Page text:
I knew this about the brain though. This wasn’t new information to me. What I needed was a massive shift in my perspective about the situation. That shift came in the form of Hollie my beautiful tentmate. Both of us had been struggling through a lot, and I was just so lucky to have such an incredible person to be with each day. We made each other laugh through the suffering, and she inspired me with thoughts of what we could become. Every day we would pull out motivational quotes she had carefully prepared before the journey to keep our spirits up. On one particular day the quote was ‘Pain is inevitable, but misery is optional.’ I realised I hadn’t been able to step out of my misery to see past the pain of what was going on with my body and the shame of being less strong than I expected.
As women, we are expected to be many different things: A nurturer with the patience of a saint; a passionate warrioress; a fashionista but also an adventurer who likes to get grubby; an empowerer; a pillar of strength yet a gentle carer; a lover, but a lady on the street; a brilliant cook; an intelligent woman who stands in her truth but doesn’t voice her opinions too loudly. The list goes on and on. It’s exhausting. And if we don’t measure up to those labels and expectations, we are led to believe we are not enough.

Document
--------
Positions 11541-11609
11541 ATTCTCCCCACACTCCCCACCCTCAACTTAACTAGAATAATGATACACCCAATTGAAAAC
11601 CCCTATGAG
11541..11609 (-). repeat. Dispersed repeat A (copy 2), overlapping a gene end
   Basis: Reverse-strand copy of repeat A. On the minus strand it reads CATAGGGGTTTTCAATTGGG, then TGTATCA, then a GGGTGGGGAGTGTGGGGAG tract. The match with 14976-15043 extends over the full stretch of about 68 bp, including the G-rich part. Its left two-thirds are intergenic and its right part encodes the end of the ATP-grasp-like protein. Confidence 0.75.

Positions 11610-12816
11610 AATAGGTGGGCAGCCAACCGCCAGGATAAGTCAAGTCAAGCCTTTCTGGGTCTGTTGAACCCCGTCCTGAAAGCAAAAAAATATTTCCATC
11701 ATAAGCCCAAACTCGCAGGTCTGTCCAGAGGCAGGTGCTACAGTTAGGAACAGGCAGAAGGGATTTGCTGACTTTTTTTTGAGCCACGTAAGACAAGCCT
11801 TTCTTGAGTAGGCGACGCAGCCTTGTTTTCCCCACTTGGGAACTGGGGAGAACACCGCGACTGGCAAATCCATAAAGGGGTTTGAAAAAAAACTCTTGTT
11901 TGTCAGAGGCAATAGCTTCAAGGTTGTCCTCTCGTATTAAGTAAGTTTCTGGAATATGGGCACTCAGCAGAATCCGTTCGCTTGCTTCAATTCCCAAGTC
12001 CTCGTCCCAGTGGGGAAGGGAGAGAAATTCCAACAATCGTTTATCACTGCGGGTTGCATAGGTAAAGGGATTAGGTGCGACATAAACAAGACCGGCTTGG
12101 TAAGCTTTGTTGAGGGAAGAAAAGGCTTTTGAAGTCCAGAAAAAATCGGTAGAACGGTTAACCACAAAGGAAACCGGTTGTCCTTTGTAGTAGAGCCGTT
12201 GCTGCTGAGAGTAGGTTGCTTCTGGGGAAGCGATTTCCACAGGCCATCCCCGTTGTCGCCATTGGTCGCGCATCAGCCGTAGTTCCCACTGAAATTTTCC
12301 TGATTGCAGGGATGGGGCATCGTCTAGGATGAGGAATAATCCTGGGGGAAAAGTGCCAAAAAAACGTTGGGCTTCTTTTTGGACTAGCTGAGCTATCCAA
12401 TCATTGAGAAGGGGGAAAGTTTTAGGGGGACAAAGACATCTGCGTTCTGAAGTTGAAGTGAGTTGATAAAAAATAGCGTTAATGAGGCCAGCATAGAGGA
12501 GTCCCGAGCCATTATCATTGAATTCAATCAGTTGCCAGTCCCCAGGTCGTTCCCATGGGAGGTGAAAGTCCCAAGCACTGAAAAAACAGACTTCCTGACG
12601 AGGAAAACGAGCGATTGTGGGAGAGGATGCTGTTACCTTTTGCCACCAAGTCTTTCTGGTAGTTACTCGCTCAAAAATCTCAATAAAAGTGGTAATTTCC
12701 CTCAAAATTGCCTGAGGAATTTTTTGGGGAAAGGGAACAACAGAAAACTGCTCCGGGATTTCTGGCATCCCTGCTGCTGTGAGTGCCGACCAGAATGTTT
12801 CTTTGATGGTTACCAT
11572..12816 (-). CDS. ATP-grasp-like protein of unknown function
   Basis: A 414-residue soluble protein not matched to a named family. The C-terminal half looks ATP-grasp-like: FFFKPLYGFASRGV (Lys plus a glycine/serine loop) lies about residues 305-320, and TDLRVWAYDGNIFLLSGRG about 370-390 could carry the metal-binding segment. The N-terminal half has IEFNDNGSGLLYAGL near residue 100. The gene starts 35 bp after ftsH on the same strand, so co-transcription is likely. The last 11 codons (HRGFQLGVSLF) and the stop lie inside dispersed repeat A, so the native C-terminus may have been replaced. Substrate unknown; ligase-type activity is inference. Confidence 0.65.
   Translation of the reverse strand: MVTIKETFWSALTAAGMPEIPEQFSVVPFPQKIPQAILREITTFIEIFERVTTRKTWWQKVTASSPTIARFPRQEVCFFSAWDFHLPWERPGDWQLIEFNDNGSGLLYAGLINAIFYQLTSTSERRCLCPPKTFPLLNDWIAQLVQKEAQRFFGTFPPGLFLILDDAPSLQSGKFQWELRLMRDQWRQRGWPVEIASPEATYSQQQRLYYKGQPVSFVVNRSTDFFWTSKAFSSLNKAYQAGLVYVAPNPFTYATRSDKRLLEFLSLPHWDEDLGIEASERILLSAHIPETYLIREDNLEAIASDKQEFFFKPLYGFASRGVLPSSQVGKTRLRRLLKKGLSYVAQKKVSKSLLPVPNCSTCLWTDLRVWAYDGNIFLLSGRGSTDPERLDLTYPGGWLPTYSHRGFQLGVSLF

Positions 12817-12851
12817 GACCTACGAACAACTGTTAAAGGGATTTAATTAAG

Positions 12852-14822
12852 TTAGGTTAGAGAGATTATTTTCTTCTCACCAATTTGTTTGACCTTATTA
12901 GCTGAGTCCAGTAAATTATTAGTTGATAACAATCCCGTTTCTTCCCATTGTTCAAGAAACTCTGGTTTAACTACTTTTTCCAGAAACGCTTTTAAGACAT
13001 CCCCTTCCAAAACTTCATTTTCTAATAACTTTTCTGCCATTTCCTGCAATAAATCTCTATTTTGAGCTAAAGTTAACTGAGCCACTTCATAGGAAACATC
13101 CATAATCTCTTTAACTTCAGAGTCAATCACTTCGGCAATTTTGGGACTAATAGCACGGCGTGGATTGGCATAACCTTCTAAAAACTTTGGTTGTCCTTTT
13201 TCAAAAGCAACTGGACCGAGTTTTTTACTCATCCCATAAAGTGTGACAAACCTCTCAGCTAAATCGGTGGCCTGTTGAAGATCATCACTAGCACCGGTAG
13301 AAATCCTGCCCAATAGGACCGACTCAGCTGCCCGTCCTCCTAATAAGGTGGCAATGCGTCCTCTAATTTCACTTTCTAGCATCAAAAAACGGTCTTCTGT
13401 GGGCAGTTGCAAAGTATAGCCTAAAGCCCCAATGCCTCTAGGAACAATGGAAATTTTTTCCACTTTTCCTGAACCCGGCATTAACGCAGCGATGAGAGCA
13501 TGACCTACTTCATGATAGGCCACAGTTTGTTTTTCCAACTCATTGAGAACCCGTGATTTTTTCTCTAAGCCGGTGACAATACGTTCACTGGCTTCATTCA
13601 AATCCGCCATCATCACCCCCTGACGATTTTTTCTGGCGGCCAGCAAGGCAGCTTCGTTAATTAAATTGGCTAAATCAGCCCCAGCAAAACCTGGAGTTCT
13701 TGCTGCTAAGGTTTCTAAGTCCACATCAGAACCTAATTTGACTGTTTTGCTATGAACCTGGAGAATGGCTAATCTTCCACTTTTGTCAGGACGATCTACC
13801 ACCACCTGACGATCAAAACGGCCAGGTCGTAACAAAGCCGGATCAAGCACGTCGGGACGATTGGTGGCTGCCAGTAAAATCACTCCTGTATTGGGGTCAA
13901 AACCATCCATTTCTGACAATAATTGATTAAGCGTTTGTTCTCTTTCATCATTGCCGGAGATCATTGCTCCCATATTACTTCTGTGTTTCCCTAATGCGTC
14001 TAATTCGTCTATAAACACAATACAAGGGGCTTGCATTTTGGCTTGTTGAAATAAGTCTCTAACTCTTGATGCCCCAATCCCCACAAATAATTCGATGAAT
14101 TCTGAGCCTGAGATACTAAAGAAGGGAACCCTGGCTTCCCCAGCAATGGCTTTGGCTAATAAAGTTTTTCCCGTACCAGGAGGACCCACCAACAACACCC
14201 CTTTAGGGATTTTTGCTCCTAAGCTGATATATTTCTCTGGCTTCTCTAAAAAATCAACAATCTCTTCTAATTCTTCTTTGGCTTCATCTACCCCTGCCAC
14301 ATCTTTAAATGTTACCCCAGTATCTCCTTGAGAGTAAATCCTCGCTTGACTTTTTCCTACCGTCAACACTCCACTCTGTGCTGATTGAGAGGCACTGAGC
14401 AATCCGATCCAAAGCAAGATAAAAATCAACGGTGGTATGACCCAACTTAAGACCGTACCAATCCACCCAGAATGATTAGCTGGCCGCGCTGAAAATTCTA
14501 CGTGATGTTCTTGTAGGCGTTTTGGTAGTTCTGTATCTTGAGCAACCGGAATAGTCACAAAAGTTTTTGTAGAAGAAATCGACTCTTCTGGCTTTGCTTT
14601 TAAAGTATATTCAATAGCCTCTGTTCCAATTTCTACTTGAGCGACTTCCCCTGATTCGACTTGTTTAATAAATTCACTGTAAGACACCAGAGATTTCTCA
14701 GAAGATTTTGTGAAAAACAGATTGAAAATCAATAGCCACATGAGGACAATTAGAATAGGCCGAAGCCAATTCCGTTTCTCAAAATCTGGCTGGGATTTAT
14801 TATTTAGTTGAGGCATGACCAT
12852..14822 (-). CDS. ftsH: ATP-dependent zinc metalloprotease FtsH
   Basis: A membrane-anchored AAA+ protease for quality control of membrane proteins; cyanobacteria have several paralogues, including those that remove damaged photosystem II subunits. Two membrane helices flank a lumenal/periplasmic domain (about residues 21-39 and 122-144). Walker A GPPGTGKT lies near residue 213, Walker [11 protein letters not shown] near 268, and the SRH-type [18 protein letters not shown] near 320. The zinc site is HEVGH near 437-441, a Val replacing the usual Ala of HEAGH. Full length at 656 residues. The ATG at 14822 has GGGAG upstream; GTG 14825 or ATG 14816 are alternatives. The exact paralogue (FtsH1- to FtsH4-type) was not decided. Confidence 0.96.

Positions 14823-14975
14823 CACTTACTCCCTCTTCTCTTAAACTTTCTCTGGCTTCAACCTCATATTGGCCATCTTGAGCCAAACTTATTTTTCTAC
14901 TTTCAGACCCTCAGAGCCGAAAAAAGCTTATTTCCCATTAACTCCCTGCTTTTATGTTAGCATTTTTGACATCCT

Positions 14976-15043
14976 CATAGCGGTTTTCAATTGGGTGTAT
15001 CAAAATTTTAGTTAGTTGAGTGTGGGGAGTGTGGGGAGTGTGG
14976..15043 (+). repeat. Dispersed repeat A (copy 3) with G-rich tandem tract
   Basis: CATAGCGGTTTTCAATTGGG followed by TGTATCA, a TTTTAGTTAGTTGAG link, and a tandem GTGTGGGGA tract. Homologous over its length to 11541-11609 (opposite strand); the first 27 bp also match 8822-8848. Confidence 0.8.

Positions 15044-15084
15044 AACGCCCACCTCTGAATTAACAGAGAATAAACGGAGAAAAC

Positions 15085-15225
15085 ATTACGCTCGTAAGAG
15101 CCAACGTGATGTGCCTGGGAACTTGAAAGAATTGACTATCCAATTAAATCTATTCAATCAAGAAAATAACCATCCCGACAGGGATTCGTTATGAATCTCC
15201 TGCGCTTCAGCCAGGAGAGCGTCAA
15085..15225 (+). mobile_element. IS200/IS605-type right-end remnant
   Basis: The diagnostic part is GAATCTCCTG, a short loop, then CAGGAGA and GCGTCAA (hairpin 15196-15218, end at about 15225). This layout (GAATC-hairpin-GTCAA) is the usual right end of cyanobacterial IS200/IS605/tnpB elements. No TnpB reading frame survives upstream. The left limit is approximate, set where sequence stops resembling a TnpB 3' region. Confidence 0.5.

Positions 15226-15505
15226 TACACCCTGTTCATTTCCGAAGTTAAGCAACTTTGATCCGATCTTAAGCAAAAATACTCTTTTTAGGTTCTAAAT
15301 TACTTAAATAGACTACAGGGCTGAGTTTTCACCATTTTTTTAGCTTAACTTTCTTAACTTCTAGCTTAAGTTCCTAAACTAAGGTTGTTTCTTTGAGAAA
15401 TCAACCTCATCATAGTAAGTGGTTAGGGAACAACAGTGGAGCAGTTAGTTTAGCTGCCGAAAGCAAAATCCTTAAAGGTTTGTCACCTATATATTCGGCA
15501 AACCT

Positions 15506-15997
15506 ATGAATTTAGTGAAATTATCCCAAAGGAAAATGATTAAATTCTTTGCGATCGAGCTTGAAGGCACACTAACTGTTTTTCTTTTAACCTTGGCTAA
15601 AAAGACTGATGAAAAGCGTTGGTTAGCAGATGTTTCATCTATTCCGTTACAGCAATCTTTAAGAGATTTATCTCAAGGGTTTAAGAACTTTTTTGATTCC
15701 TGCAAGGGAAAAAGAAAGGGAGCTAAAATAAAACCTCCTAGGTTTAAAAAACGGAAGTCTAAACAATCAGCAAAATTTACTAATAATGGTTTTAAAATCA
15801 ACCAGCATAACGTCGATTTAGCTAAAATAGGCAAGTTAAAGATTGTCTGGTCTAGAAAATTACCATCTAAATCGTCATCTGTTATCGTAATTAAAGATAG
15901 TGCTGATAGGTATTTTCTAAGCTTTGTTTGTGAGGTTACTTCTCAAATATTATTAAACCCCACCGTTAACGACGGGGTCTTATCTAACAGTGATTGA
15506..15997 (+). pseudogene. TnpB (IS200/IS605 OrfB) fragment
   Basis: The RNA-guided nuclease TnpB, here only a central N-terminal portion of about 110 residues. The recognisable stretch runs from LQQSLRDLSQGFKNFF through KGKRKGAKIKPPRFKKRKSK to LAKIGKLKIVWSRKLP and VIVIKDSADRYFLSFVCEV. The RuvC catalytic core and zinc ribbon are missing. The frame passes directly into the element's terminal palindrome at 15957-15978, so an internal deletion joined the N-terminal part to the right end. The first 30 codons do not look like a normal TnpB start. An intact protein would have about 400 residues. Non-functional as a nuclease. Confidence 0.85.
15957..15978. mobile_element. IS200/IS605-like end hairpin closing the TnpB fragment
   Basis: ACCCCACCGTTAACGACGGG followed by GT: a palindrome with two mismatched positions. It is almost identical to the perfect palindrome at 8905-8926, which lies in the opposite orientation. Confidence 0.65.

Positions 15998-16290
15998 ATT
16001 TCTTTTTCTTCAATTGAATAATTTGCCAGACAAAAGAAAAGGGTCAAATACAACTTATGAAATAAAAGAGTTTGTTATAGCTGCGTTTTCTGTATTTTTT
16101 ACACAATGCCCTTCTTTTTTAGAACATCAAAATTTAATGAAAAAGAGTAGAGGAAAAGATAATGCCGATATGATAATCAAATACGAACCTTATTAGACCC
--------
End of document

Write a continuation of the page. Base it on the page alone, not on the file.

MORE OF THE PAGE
What was beautiful to me about the expedition was the friendship I had with Hollie. How she accepted and loved me for me – for what I thought was my ‘less than’ and ‘not enough’ self. If she and the others could accept me in this state, then why couldn’t I?